Espresso beans also contain less chlorogenic acid, making them more digestible than normal coffee beans.
However, aside from the roast factor, there are many ways in which an espresso differs from other coffees. Let’s find out how!
Other Ways Espresso Beans Are Different From Coffee Beans
Espresso Has a Crema
Due to the high water pressure during preparation, a thick, golden-brown layer, the so-called crema, is formed on the surface of a well-prepared espresso. Crema consists of emulsified oils, suspended matter from the bean wall, and carbon dioxide (CO2). When brewing with coffee beans, on the other hand, there is no crema.
Read Also: AeroPress Crema: The Quick and Easy Way
Differences in Taste
Espresso tastes much stronger and more intense than coffee because less water is used to prepare it. This extracts the coffee powder in a more concentrated manner and the taste more intense.
Espresso Requires a Finer Grind
Espresso can only be prepared if the grind of the beans is very fine. When preparing regular coffee, the grind should be medium to coarse – depending on the infusion and preparation method (French Press, AeroPress, Chemex, Hario V60, etc.)
Espresso is Less Acidic
Due to the longer roasting process, the acid (chlorogenic acid) contained in the green coffee beans is increasingly broken down with espresso. Espresso contains less acid than coffee and is, therefore, more digestible than coffee.
Differences in The Preparation Method
To prepare espresso, an espresso machine is required that presses water through the ground coffee at a pressure of 9 bars. No pressure is required to make regular coffee. The brewing process for espresso preparation usually takes between 25 and 30 seconds, while coffee can take up to five minutes.
Espresso consists of 88 – 91% water and 9 – 12% coffee aroma. Filter coffee consists of 98 – 99% water and only 1 – 2% coffee aroma. Espresso is basically like an aroma concentrate.
Therefore tastes full-bodied, syrupy, and highly concentrated, while coffee tastes more watery, although watery does not do justice to coffee due to its negative connotation. Correctly prepared coffee, e.g. with the Hario V60 hand filter, is something very tasty!
Frequently Asked Questions
Which One Has More Caffeine?
It is a misconception that espresso contains more caffeine than coffee. It is true that the concentration of the stimulant in espresso beans is actually higher.
However, because the cups are significantly smaller and the contact time with the water is shorter, they absorb less caffeine than coffee beans, for example, with a filter coffee or coffee from a fully automatic machine.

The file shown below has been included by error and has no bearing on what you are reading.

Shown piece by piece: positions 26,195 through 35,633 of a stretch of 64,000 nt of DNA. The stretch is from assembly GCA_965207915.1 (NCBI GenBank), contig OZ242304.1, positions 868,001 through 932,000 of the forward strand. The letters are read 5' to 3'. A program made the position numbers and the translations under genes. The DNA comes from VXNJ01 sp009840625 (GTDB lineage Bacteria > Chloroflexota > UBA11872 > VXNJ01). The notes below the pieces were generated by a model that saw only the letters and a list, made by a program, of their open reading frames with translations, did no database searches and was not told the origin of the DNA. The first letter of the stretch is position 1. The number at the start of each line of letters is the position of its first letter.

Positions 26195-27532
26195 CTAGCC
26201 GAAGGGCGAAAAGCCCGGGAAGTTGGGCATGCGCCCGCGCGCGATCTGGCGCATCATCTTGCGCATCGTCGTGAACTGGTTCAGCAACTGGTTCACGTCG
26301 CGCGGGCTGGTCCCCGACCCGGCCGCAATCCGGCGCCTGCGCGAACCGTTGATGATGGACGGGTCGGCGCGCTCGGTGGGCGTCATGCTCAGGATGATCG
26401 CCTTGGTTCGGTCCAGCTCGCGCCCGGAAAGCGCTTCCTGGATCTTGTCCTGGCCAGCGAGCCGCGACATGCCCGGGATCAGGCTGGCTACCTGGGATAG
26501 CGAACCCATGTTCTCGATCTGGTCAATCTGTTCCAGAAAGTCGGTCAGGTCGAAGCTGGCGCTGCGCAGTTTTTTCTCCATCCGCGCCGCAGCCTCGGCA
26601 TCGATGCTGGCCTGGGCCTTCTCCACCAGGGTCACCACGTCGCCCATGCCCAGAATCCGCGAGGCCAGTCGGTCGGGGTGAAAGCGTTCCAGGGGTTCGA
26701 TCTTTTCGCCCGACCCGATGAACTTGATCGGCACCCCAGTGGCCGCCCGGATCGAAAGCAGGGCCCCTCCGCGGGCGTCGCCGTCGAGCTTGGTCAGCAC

As a rule, there should be nothing wrong with a small espresso after dinner. After all, it is also available decaffeinated!
Should Espresso Beans Always Look Shiny?
Not necessarily. In the case of espresso beans, due to the longer roasting time, some of the coffee oils from the inside of the beans can come to the surface – this gives them a slight shine that distinguishes them from the lighter filter coffee beans with their matt look. That’s okay as long as it’s not too extreme!
Because extremely shiny, almost oily-looking espresso beans are by no means a mark of quality! It actually means that the roast was too long or the roast machine too hot. Such beans will probably taste burnt.
Espresso beans need to be roasted gently so that enough coffee oils and fats remain inside. You need it for a nice crema, as well as for the full taste in the cup.
Can I Use Espresso Beans to Brew Filter Coffee?
There is nothing stopping you from using espresso beans to brew filter coffee but you should be aware the result might not be what you would expect. Since espresso beans are characterized by their deep, intense roast, using them for filter coffee would not do them justice.
Plus, it’s very likely that your coffee will end up tasting bitter and ashy. So I would definitely recommend that you use espresso beans only for espresso!
So there you have it! After reading this blog post, you should have a better understanding of the difference between espresso beans and coffee beans. You now know that espresso is not just black coffee with more caffeine.
And don’t forget, buying espresso beans is actually quite easy, just look for the “espresso” and “espresso roast” labels. Choosing the right type of coffee to brew your favorite drink can truly make all the difference!